Pizza Process

Subject: Pizza Process
From: Andrew Plato <intrepid_es -at- yahoo -dot- com>
To: Techwrl-l <techwr-l -at- lists -dot- raycomm -dot- com>
Date: Fri, 21 Jan 2000 19:16:57 -0800 (PST)

I haven't beat on processes in a while. Seems like it is a good time to do so

> Technical writing is very hard. It requires a high degree of mastery in two
> difficult areas, technology and writing. To add any more burden [DTP] than
> that is to ensure poor quality results in every aspect of the job. No human
> being can be really good at that many different things at once.

A human can do anything he/she is motivated to do. There are people who are
both creative and technical, in spite of what the world thinks. The human mind
has no limitations except those we believe are there.

Inside all people are geniuses and morons, lovers and tyrants, saints and
sinners. We chose that which we are and what we are we become. If you chose not
to develop your skills - you will remain unskilled. If you chose not to
educate yourself, you will remain ignorant. If you chose hate, you will be

Deep, eh?

> Now, I ask you: Think of documentation projects that really did not turn-out
> too well. Next, ask yourself, what were the major culprits. Were they a
> lack of writing, editing, or grammar skills? Lack of knowledge of the
> latest DTP technology?
> Or was it that:
> 1.) No (or little) effective end-user task analysis was performed.
> 2.) Estimating was either done poorly or not at all. This includes firm due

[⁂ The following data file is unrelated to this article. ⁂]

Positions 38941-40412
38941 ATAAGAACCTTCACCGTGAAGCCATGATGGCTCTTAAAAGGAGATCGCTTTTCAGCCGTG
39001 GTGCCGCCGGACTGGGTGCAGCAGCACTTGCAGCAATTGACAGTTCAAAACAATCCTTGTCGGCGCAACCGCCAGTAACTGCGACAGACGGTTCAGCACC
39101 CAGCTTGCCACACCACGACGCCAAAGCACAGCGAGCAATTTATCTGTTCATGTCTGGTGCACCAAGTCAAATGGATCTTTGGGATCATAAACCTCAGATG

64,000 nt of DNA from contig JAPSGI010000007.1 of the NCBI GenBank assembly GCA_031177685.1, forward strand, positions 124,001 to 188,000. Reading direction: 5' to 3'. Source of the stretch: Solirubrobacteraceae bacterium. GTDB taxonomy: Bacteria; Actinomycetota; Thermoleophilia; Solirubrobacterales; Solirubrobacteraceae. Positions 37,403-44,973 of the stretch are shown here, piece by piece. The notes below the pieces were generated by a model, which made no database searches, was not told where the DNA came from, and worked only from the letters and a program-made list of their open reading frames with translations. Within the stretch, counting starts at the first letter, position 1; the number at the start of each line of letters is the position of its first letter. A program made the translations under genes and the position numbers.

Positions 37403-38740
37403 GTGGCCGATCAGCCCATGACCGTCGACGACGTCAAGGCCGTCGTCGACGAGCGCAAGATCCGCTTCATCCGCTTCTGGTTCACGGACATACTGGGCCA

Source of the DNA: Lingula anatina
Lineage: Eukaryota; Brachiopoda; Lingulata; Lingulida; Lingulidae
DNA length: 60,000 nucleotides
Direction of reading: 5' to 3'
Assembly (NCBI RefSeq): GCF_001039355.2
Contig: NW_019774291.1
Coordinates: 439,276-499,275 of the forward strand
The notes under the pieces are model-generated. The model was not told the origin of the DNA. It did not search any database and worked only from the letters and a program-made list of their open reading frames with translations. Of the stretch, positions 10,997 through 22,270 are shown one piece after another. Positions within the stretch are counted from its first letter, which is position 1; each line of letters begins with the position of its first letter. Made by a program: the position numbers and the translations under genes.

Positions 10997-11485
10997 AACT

> date projects.
> 3.) While the grammar was good, there was no standard use of terminology:
> one chapter called something an apple, another called it a banana, another
> an orange.
> 4.) No flow-charts were created to plan the organization of the
> documentation. I'm sorry folks, software systems, especially larger ones,
> are notoriously non-linear - tasks lists just don't do the job!
> From what I have been exposed to, and other TWs that I know personally, it
> has always been the latter category.

Ahhh - the perfect tautology. "It's what I've seen so it must be true." Last
night the moon was red. Since I have not seen the moon in a long time
(wonderful Oregon winters) the moon must now be red. Right?

I am so glad I took that logic class in college. It really helped my a**hole

I can't say I have seen all the possible failure points for tech writing
projects, but if Tony gets to guess about what causes tech pubs failure then so
do I...

1) Extreme laziness - writers who just don't give a crap about what they are

2) Ignorance of the technologies and concepts involved in the project- writers
who prefer to obsess over fonts and process models than knowing how something

3) Incompetent management - managers who are too busy stroking their egos or
their process models to really get in the trenches and make a project work.

4) Failure to focus on the product then on the process. It doesn't matter how
you get there if you can't deliver the product you're a loser. Nobody cares if
the pizza guy drives a 1976 Plymouth Volare or a 2000 Mercedes CL600 if the
pizza is wrong, cold, or uncooked.

Pizzas make a good documentation metaphor, so I'll go off a little further...

A) People don't care if the pizza was labored over by a skilled, passionate
chef or a 19 year old with pimples as long as the pizza tastes good and gets to
them on time.

B) People also don't care if the pizza was cooked in a gorgeous $87,000 French
pastry oven or on a rock in the sun as long as it is cooked correctly and
delivered hot.

C) People DO care if the pizza costs $9.95 or $199,999,999.95.

D) People DO care if the pizza is missing any ingredients they ordered.

Do you get my point or have I labored this metaphor too much?

As I have said 1000 times before, a process, a model, a spec, or whatever
acronym is hot this week is only as good as the people who use it. Build the
world's most exquisite process, a monkey could not be productive using it
because it means nothing to him.

Sheesh - I'm hungry now! Pizza pizza!!!

Andrew Plato
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